This Obsidian Preset Renders Incorrectly

https://www.dropbox.com/s/vaermbzb48tnr94/Pain in the Arse Preset.zip?dl=0

I've tried six ways to Sunday to try and make this preset render properly. It'll sound one pitch during playback, but render a different pitch during export. I'm using the latest version of Nanostudio 2, iPad Pro 11" (which means 48khz), 12.3.1. To test, try programming some notes in the bass range for a couple bars and render it. Simple. You'll see that it sounds different between playback and rendered.

I've never had this happen before. Is this a bug in Obsidian?

Comments

  • @jwmmakerofmusic said:
    https://www.dropbox.com/s/vaermbzb48tnr94/Pain in the Arse Preset.zip?dl=0

    I've tried six ways to Sunday to try and make this preset render properly. It'll sound one pitch during playback, but render a different pitch during export. I'm using the latest version of Nanostudio 2, iPad Pro 11" (which means 48khz), 12.3.1. To test, try programming some notes in the bass range for a couple bars and render it. Simple. You'll see that it sounds different between playback and rendered.

    I've never had this happen before. Is this a bug in Obsidian?

    Have you tried changing your buffer latency? Sometimes that affects the sound during playback.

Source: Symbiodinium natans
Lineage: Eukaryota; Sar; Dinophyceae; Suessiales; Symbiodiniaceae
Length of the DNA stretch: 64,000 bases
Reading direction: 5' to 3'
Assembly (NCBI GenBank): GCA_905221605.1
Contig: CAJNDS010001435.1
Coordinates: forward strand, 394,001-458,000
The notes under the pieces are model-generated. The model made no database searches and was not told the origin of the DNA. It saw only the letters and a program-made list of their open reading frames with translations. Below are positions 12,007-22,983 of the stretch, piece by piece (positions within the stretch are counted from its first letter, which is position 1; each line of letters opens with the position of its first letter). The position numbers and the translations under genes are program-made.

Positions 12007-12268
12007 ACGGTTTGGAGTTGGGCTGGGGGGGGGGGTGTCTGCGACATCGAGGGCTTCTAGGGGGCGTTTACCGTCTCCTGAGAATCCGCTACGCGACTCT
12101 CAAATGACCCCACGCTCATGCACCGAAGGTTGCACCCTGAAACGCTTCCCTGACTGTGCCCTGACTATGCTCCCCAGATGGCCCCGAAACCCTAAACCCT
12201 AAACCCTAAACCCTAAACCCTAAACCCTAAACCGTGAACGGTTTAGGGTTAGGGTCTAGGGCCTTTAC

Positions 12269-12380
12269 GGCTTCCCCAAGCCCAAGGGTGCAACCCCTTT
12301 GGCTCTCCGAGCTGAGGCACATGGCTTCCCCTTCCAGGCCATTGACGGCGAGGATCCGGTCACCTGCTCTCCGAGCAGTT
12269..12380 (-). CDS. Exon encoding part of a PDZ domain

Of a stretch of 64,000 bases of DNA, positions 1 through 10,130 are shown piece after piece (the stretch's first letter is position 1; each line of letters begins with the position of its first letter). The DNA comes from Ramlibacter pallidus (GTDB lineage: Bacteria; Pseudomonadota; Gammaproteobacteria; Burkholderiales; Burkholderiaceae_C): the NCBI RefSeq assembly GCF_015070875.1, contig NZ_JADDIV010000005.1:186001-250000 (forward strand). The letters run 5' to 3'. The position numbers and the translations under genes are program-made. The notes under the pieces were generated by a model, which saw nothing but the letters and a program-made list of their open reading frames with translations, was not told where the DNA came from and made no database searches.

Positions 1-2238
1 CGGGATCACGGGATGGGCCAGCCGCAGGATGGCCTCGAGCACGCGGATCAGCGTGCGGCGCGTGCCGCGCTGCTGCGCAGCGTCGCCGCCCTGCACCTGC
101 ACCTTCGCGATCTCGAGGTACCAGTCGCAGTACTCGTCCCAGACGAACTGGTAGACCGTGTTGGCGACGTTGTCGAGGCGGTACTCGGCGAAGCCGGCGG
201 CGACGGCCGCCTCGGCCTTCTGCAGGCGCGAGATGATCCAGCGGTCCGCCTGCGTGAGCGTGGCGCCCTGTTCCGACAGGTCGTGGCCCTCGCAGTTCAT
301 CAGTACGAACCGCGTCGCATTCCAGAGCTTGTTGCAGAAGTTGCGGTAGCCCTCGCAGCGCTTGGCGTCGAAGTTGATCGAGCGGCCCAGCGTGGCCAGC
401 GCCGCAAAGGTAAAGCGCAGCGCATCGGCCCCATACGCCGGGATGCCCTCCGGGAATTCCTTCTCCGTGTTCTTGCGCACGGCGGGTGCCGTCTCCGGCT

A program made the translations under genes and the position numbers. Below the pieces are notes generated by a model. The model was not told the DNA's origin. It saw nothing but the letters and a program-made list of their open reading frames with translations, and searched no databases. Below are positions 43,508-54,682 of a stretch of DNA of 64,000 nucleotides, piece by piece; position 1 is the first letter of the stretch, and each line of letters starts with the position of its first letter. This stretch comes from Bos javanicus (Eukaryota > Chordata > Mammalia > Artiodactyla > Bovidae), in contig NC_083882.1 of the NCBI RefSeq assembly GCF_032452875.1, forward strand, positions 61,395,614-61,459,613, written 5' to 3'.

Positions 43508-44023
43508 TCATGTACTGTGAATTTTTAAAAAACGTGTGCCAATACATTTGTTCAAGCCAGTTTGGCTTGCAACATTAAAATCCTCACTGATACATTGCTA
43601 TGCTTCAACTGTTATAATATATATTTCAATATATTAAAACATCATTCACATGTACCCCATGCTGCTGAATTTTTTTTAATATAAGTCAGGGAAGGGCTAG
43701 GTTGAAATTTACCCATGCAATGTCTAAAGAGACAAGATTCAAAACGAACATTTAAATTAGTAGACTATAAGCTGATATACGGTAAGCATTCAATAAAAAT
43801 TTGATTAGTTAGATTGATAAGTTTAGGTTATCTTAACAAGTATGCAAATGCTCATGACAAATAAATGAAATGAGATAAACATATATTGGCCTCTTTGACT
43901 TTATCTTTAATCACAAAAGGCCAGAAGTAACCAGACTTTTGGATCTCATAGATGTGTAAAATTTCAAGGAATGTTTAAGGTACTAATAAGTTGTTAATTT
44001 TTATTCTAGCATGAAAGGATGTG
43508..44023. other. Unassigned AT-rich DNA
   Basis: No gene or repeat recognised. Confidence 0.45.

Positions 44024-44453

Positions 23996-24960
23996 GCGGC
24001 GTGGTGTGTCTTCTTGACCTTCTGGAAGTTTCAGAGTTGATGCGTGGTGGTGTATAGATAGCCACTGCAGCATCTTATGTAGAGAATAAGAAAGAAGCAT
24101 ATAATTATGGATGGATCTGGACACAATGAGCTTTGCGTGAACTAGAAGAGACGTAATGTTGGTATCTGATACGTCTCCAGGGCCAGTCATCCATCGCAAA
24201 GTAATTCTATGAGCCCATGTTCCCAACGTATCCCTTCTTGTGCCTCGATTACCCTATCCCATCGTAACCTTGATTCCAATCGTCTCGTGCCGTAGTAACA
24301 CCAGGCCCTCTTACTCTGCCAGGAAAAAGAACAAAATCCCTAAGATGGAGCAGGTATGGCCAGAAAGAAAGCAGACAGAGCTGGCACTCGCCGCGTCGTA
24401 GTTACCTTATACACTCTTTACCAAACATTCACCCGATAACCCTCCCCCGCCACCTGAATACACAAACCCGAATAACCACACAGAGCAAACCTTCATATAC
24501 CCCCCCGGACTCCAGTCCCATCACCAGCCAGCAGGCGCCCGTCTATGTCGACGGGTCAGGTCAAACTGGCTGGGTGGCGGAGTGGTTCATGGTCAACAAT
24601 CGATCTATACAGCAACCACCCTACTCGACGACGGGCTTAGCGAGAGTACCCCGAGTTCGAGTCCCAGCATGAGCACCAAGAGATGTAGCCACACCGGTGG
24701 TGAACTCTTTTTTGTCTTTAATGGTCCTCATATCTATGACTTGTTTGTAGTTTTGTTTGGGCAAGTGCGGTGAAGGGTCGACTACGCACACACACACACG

• I gave it a try. High buffer setting was wonky. Others were fine.

  • edited June 19

    i hear there just problem caused by high LFO rate modulating cutoff... this doesn't sound good at lower buffer sizes. I

    Short story: you reached boundary of Obsidian's capabilies :))

    Long story:

    I'm not sure exactly what is happening there, i'll try explain it based on my knowledge so you get in general idea what is this about . But it may contain som not exactly right information or missinterpretations, so take it just as approximate description ;-)

    In general - this is not bug in exact sense, it's more result of inevitable compromises because of CPU optimisations in Obsidian.

    First thing - internal control rate (rate at which modulation value affects mod destination) is much lower than audio rate (just few ios synths on iOS are using audio rate modulation and the price is high CPU usage - like Zeeon, Model D)

    If i good remember mod target values are updated just once per buffer - this causes artifacts if you push LFO to it's limit rate 60hz. I'm not able explain you exactly what is happening there cause i don't understand all implementation details (maybe LFO's fukl cycle at 60hz is longer than buffer size ?) , but high LFO rate in combination with small buffer doesn't sound good.

    (during mixdown NS uses buffer size 128 - "low", which is hreat for very short snappy decay on envelopes - this works better with smaller buffer, but it is not that good for super fast LFO)

    Only solution, at least to my knowledge, would be increasing control signals rate - for example update modulation values with every sample - which would mean significant amount of work + massive (negative) impact on CPU load ...

    Generally - avoid filter or pitch modulated by fast lfo (close to it's maximum 60hz) with high amount (on small amount those issues are less noticeable).